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Automatically measuring the settling time of an operational amplifier using a programmable digitizing oscilloscope.
Settling time is the time required, following the initiation of a specified stimulus to a linear system, for the output to enter and remain within the limits of a specified error band centered on the ideal steady-state output value. For example, when testing the settling time of an op-amp, the system stimulus is a step change of the applied input voltage usually scaled so that the output swings between its upper and lower design limits.
When testing a digital-to-analogue converter, the stimulus is the application of a digital word or clocking signal that causes the output to swing between zero and full scale. Figure one shows how settling time is specified for these two applications.
Whether settling time is measured manually or automatically, the success of the measurement depends on the ability to resolve small variations of the base or top of a relatively large signal accurately. Typical error-band specifications, usually expressed as a percentage of final value, range between 0.1% and 0.001%. One of the best ways to make this measurement is to use the virtual ground method. This is a differential probing technique which allows signal error, i.e. settling information, to be analyzed directly. The general set up for this test is illustrated in Fig. 2.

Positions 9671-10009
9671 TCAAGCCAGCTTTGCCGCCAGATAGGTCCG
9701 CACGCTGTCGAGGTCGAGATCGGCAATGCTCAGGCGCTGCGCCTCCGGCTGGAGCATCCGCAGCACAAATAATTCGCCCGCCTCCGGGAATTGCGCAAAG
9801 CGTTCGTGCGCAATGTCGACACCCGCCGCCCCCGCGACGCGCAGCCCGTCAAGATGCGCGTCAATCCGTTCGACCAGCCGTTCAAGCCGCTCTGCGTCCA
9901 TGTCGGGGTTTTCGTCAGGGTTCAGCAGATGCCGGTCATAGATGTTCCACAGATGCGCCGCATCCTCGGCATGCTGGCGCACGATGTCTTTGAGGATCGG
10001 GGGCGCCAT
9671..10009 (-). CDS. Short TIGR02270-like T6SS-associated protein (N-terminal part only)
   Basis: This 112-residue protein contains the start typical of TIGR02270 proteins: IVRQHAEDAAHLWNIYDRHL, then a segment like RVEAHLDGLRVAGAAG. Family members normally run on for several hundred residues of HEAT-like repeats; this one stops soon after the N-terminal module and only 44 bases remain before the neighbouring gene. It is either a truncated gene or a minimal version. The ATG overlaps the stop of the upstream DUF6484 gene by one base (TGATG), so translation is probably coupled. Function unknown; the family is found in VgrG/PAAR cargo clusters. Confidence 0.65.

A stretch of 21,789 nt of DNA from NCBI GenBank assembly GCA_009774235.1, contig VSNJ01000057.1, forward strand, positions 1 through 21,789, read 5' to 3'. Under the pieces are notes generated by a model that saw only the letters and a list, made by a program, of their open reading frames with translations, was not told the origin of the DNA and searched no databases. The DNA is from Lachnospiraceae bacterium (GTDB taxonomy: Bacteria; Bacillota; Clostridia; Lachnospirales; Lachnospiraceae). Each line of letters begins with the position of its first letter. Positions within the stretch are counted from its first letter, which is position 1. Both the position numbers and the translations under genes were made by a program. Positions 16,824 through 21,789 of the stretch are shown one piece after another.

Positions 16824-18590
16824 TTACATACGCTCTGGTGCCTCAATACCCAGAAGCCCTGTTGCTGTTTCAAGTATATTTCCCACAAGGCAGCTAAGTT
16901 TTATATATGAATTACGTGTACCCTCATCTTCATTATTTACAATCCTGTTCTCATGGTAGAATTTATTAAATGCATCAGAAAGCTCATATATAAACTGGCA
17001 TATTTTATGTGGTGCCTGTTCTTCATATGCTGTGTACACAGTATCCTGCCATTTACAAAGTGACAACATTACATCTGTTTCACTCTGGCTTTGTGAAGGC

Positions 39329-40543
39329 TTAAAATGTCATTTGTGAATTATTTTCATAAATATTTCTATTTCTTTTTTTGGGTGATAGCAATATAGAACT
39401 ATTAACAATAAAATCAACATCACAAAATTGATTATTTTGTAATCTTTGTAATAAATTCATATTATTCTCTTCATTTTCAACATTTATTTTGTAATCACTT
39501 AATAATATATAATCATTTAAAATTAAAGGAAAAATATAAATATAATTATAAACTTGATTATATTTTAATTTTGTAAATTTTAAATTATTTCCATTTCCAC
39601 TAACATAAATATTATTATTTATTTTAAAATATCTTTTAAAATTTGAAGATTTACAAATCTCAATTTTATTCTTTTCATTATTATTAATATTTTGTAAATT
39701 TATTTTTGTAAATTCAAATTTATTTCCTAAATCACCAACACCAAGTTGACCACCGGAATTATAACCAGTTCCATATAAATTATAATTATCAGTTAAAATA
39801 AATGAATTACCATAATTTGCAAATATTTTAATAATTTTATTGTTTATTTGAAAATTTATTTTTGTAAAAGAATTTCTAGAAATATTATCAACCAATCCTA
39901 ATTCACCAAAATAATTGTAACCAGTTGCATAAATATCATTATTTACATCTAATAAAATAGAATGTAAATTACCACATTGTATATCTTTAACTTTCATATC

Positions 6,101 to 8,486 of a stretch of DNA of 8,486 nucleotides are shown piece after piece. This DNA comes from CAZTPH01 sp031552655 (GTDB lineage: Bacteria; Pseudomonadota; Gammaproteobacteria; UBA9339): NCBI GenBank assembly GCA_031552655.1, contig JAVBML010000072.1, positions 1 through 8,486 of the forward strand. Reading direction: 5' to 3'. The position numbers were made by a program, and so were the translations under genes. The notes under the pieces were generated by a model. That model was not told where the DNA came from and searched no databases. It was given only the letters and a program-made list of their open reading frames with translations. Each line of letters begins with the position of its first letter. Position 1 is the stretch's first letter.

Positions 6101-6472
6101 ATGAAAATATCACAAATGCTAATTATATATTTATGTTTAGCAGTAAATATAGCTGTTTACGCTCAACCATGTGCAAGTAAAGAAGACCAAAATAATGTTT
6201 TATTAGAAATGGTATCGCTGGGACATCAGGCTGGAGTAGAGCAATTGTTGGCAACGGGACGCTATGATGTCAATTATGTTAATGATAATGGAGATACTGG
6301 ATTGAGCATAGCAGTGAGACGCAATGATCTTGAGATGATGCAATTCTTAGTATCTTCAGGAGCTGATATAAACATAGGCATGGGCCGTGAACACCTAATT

At the virtual ground point, the signal under test is summed with a reference signal equal in magnitude to the final value of the test waveform but of opposite polarity. Voltage at the summing node, Etest, is zero when the signal under test Eout has the same magnitude as reference voltage E fef.
While the test waveform is settling error waveform Etest can be measured to determine the degree to which Eout has settled.
Since Etest=(Eout+Eref)/2, amplitude of the error waveform is reduced by a factor of two and the error band should be adjusted accordingly. Figure three illustrates the relationship between Eout, Eref, and Etest.
The signals could be summed in an oscilloscope using an A+B mode, but this would require a wider dynamic range than is usual for instrument inputs.
Summing with R12 allows clamp diodes D1,2 to be included to limit the maximum voltage excursion of Eout. This minimizes input overdrive and effectively controls test-system recovery time.
For this example, the device under test is a 741S high speed op-amp. This amplifier is to be used as an output buffer for an eight-bit d-to-a converter and is configured as a unity gain, inverting, current-to-voltage converter. Its full-scale output is-10 to +10V and the specified settling-time error band is 0.1% f.s.
The test system, Fig. 4, consists of a function generator as the stimulus, a test fixture for the op-amp, an automatic digital oscilloscope for measuring the response and a p.c. as the system controller.
The function generator must be able to produce a low distortion squarewave that has a specified settling time. When operated into high impedance, it should supply the required voltage swing into the test fixture.
Since the amplifier is used in inverting mode, the squarewave stimulus can also be used as the reference voltage applied to the summing network.